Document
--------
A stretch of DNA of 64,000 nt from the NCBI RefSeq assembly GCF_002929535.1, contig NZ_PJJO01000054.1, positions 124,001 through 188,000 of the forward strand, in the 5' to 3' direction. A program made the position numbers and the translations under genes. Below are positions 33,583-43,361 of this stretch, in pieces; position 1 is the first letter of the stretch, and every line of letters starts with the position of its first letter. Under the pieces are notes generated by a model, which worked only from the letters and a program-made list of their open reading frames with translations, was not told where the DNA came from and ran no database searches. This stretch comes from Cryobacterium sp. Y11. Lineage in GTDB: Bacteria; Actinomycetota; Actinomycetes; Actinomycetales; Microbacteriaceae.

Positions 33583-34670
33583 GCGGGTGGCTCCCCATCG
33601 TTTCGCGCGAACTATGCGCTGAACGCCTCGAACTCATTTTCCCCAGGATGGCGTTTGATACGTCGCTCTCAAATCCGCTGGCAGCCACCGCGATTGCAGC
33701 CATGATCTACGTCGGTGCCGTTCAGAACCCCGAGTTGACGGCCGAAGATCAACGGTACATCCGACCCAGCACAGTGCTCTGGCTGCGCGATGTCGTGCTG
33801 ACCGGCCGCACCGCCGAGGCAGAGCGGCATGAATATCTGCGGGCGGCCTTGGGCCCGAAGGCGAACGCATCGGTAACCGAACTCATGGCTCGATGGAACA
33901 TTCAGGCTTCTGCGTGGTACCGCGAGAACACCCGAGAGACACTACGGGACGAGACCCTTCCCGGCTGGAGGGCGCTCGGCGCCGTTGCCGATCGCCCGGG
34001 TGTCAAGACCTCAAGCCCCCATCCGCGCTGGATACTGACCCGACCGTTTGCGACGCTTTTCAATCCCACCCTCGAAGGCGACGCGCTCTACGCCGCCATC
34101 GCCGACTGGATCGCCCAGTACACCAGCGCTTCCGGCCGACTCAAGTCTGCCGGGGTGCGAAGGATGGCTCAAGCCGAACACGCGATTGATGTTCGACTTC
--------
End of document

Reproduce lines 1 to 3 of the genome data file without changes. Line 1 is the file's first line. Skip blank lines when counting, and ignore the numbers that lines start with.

A stretch of DNA of 64,000 nt from the NCBI RefSeq assembly GCF_002929535.1, contig NZ_PJJO01000054.1, positions 124,001 through 188,000 of the forward strand, in the 5' to 3' direction. A program made the position numbers and the translations under genes. Below are positions 33,583-43,361 of this stretch, in pieces; position 1 is the first letter of the stretch, and every line of letters starts with the position of its first letter. Under the pieces are notes generated by a model, which worked only from the letters and a program-made list of their open reading frames with translations, was not told where the DNA came from and ran no database searches. This stretch comes from Cryobacterium sp. Y11. Lineage in GTDB: Bacteria; Actinomycetota; Actinomycetes; Actinomycetales; Microbacteriaceae.

Positions 33583-34670
33583 GCGGGTGGCTCCCCATCG